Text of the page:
Scientists are using a computer model to calculate the risks and potential impacts of iodine emissions from future satellite launches on the Earth’s protective ozone layer.
Small and light satellites, in near-Earth orbit, experience significant drag and require propulsion into orbit. Space agencies have been testing iodine propulsion systems for new small satellites, and could start to replace existing small satellites with the same technology.
Small satellites stay in orbit for 1 – 5 years and have a range of applications, from tracking space weather and measuring temperature of the Earth’s atmosphere, to testing technologies for larger satellites and supporting telecommunications.
Since the demand for small satellites could increase greatly in the future, it is important to understand the potential ozone layer depletion related to iodine emissions.
The ozone layer is found in a region of the Earth’s atmosphere known as the stratosphere, and acts as an important protection barrier against most of the sun’s harmful ultraviolet rays.
Using a chemistry-climate model of the atmosphere, a team of scientists have demonstrated in a paper published earlier this year that iodine-driven ozone layer depletion is likely to be very small – but the proliferation of small satellites and a switch to iodine propulsion could have unintended consequences.
Based on the currently expected number of small satellite launches, the amount of iodine likely to be injected into the air each time, and how long the small satellites will remain in orbit, the risk to the ozone layer is low.
With a modelled scenario of 1,000,000 satellites injecting an estimated 8 tonnes of iodine into the upper atmosphere every year, there would be minimal effects on the ozone layer.
Since space industries are one of the fastest growing sectors in the world, it is important to consider the likelihood of increased satellite launches above what is currently expected.
Scientists warn that if the number of satellite launches – and therefore mass of iodine emitted into near-Earth orbit – continues to grow then there will be significant ozone depletion each year.
In their study, the research team* scaled the scenario numbers up by a factor of 100. This resulted in 2-7% depletion of stratospheric ozone in the Antarctic region, each September to October when the hole in the ozone layer reaches its maximum.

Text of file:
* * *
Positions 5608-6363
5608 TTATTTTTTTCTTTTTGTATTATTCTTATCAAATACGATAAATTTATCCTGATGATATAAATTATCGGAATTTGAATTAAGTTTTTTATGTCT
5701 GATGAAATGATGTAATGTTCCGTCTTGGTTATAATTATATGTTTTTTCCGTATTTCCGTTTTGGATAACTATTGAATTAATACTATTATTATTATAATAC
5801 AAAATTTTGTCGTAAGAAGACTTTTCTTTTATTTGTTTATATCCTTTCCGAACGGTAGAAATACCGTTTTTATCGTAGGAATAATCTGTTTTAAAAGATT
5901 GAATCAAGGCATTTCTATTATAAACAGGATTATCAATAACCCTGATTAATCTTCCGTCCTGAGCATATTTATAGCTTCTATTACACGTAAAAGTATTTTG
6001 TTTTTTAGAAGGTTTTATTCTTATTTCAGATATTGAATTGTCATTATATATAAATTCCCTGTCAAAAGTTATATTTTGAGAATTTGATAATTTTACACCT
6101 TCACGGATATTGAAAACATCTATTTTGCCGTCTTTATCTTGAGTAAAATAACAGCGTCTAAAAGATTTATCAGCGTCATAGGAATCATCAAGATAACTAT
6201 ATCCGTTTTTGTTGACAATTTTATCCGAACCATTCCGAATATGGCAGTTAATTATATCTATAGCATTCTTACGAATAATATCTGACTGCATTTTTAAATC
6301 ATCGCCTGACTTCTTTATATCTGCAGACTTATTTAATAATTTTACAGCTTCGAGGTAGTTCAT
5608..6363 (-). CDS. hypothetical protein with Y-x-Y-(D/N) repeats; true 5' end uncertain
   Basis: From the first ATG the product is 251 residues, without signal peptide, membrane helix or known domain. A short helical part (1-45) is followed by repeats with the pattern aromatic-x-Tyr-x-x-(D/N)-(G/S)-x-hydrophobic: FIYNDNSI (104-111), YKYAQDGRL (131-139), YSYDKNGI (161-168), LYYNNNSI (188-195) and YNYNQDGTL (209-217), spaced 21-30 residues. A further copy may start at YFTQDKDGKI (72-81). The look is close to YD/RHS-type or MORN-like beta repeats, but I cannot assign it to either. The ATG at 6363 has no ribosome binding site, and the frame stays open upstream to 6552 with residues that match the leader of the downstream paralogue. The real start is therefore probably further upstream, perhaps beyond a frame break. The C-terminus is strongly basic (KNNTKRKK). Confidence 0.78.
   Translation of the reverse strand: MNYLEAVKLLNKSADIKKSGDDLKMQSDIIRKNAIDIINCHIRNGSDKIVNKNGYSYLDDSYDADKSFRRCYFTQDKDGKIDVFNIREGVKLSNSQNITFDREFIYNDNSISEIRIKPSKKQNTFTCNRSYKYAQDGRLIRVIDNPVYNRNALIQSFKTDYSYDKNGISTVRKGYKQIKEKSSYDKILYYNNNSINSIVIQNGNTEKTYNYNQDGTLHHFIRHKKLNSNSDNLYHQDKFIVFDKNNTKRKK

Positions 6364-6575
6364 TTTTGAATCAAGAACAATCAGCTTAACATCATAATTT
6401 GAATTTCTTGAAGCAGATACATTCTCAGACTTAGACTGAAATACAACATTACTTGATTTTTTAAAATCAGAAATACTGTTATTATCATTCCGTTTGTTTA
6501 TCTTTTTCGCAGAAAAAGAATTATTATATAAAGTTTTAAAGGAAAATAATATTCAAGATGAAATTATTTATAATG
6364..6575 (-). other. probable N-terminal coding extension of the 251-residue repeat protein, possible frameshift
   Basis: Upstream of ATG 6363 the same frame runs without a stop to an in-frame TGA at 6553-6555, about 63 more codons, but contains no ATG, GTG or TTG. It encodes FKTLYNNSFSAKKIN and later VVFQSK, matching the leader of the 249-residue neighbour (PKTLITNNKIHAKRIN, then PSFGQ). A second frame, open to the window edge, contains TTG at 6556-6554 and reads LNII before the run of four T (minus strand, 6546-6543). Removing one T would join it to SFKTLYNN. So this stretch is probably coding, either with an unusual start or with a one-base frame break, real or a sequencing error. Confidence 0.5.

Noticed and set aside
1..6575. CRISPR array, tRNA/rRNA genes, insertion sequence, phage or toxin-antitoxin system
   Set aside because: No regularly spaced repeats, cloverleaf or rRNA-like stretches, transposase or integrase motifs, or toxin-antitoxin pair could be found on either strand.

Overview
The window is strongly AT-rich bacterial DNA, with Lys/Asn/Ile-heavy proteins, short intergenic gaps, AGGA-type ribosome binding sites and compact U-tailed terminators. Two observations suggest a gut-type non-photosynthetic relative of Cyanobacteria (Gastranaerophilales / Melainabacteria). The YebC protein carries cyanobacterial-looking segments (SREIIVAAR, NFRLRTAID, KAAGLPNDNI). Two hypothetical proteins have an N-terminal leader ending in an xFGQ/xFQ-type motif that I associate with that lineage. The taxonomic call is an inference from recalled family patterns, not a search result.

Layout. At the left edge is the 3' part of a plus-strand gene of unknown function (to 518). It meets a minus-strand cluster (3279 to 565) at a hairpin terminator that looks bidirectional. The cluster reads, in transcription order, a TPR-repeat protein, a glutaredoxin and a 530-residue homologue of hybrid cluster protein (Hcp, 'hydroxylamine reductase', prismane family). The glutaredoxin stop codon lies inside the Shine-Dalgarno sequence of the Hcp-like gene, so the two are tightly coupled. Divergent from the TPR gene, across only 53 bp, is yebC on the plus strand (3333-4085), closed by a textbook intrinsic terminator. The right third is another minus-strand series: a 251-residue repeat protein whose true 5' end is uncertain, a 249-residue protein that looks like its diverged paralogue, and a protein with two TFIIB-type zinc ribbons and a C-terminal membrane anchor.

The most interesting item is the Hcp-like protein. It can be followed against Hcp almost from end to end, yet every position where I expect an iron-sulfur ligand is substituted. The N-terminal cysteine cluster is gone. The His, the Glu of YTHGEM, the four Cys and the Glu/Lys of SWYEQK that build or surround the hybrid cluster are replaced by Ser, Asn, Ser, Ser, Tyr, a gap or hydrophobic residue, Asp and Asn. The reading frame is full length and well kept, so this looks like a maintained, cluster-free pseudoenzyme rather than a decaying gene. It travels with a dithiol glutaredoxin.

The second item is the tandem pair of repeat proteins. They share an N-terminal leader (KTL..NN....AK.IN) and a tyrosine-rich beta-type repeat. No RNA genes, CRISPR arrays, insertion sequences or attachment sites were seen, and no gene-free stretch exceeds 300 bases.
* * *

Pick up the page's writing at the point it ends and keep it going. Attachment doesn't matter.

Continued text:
Dr Wuhu Feng, a chemistry-climate modelling researcher involved in the iodine emissions study at the National Centre for Atmospheric Science and University of Leeds explains:
“Ozone in the upper layers of the atmosphere is important because it protects the earth from most of the harmful ultraviolet rays from the sun. Ozone depleting gases such as chlorofluorocarbons, better known as CFCs, have been phased out under the Montreal Protocol – an international treaty agreed to protect the ozone layer.
“Unlike CFCs, there is no regulation for emissions from satellite and rocket launches. So it’s vital that we begin to understand and track the impacts of satellite iodine propulsion systems on the ozone layer – and the wider environment.”
Dr Feng emphasises the importance of monitoring and regulating small satellite emissions on the ozone layer:
“The Montreal Protocol has been incredibly successful to date, and it is important to ensure that this continues in the future. Our analysis could help governments to ensure that the rapidly growing small satellites industry does not affect the ozone layer.”
There is a need for continued measurement and modelling efforts to understand how ozone will change in the future. Any new threats, like iodine emissions, which could threaten the recovery of stratospheric ozone must be rapidly evaluated and responded to.
Dr Wuhu Feng, researcher at the National Centre for Atmospheric Science and the University of Leeds.
*The research team involved experts from the National Centre for Atmospheric Science, University of Leeds, Institute of Physical Chemistry Rocasolano, and Laboratoire de Physique des Plasmas.